When the government takes property from a land owner under eminent domain, it is given that the government must pay the owner for the value of the property taken. However, tenants and leaseholders of property are often unsure as to their rights to compensation. The reality is that owners of an interest less than title ownership, such as tenants, are also entitled to compensation from the government. While a tenant may not own the property he or she occupies, the tenant has a right to possess the property, and the tenant is entitled to compensation when the government takes that right. K-Mart v. State, Dept. of Transportation, 636 So. 2d 131 (Fla. 2d DCA 1994). Because a tenant’s property rights are typically created and governed by a lease agreement, the terms of the lease will often control how much compensation the tenant will ultimately recover.
A Tenant’s Right To Compensation May Be Governed By The Lease
Many lease agreements contain provisions that specifically address the effect of eminent domain takings. Specifically, such lease provisions may provide that the lease is terminated automatically upon the event of a taking. If a lease provides for automatic termination, and nothing more, courts will generally find that the tenant has a claim for compensation for the possessory interest taken. Courts will generally interpret a lease in favor of compensation to the tenant, unless expressly provided otherwise. If a tenant is deemed to contractually waive its rights to compensation, the lease must express a clear intent by the tenant to waive that compensation. Winn Dixie Stores, Inc. v. Dept. of Transportation, 839 So. 2d 727 (Fla. 2d DCA 2003).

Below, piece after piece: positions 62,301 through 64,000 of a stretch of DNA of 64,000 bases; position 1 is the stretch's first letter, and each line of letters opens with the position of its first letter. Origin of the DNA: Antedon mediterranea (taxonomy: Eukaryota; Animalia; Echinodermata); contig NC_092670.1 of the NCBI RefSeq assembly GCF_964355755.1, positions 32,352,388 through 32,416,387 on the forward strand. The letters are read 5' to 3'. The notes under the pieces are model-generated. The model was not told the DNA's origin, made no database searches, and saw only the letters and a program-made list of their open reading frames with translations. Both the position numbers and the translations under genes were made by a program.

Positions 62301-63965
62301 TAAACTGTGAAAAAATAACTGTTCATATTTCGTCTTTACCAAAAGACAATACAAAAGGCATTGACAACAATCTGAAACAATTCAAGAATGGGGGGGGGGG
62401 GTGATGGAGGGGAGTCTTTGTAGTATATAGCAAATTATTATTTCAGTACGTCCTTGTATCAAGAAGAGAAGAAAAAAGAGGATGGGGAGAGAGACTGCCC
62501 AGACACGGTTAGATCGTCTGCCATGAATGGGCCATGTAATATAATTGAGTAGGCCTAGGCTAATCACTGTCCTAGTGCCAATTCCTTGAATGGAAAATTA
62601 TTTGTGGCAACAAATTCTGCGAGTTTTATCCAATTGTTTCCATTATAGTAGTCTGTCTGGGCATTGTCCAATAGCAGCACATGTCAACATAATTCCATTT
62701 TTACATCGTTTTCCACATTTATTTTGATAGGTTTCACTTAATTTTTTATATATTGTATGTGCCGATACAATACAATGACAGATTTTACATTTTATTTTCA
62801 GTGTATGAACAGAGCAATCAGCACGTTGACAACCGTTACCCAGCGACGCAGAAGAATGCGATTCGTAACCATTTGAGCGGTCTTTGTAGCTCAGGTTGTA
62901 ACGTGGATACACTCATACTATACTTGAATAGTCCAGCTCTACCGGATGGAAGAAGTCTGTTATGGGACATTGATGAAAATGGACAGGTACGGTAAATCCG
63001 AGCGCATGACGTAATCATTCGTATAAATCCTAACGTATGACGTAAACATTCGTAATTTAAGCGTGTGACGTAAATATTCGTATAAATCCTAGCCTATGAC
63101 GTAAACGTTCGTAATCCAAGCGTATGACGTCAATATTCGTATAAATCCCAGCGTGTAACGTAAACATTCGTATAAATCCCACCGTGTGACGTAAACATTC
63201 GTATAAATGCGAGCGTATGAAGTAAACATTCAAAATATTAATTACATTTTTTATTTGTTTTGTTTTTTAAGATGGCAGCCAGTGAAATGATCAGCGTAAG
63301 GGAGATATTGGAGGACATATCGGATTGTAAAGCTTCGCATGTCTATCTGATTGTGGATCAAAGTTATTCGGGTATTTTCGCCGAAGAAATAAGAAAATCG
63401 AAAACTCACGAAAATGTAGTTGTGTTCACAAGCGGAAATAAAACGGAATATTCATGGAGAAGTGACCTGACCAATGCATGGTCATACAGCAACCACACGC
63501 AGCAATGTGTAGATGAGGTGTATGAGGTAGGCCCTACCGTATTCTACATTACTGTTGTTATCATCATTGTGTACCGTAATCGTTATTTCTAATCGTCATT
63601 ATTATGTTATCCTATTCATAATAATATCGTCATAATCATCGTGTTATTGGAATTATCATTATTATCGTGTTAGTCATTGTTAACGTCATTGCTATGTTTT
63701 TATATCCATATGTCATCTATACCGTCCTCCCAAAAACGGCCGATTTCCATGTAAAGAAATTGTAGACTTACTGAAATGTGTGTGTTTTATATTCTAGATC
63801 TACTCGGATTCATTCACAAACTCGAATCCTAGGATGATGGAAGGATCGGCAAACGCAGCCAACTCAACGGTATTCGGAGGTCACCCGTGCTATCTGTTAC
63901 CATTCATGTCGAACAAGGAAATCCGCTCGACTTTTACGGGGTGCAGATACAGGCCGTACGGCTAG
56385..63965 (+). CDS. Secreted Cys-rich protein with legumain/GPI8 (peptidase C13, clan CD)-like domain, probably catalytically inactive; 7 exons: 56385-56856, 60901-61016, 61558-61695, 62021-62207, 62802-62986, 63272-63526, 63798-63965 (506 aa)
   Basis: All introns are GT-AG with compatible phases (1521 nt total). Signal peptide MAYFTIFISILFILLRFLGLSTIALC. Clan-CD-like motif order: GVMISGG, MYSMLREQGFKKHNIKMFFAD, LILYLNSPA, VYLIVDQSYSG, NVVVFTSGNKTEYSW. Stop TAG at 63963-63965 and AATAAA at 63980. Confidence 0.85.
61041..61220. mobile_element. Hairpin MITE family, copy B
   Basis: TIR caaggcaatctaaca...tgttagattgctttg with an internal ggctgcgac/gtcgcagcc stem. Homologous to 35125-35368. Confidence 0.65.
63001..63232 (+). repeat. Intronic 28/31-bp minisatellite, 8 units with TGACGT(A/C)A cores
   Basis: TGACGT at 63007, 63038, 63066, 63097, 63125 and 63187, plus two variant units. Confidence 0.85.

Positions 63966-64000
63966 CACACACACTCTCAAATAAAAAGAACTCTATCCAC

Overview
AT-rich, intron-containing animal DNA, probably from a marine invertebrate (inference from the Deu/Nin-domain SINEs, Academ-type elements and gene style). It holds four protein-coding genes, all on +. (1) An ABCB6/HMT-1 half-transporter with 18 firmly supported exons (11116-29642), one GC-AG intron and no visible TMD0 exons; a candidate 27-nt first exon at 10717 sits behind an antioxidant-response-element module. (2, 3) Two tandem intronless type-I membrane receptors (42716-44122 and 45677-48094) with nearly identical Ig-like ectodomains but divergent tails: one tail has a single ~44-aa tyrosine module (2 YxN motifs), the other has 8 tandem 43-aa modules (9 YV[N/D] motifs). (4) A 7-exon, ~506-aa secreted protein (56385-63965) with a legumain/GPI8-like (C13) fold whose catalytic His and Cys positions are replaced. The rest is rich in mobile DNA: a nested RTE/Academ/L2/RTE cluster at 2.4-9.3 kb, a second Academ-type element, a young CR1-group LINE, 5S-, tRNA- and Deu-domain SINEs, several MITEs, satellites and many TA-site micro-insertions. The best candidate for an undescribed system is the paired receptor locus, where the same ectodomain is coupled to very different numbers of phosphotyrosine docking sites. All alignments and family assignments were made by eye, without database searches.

Some lease provisions may address exactly how the eminent domain proceeds should be divided amongst the owner and the tenant, expressly allowing compensation for the tenant. Elmore v. Broward County, 507 So. 2d 1220 (Fla. 4th DCA 1987). If the lease does not require a specific apportionment of proceeds, the tenant is entitled to compensation for the decrease in value of the possessory rights. Trump Enterprises, Inc. v. Publix Supermarkets, Inc., 682 So. 2d 168 (Fla. 4th DCA 1996).
Whether residential or commercial, tenants are often concerned about improvements, fixtures, expenses to relocate, and business damages. Depending on the circumstances, the tenant may be entitled to fair compensation for such items.
Tenants should take care not to abandon the property too soon, as such premature action could result in a denial of compensation to the tenant. For instance, a tenant who abandons the property before the date of the taking is not entitled to compensation. Orange State Oil Co. v. Jacksonville Expressway Authority, 143 So. 2d 892 (Fla. 1st DCA 1962). However, in some circumstances, a commercial tenant may be entitled to compensation after early abandonment, where the tenant could show business damages that were caused by the threat of eminent domain. Coleman v. Escambia County, 405 So. 2d 227 (Fla 1st DCA 1981).
How Do We Calculate The Compensation Due To A Tenant Or Leaseholder?
Generally, the total compensation for the landowner, the tenant and any other property interest is determined by valuing the property as if it were owned by one person without any other interests. Division of Administration, State of Florida, Dept. of Transportation v. Allen, 447 So. 2d 1383 (Fla. 5th DCA 1984). This so-called “undivided fee rule” initially ignore all of the various property rights to the property to establish one award of fair market value.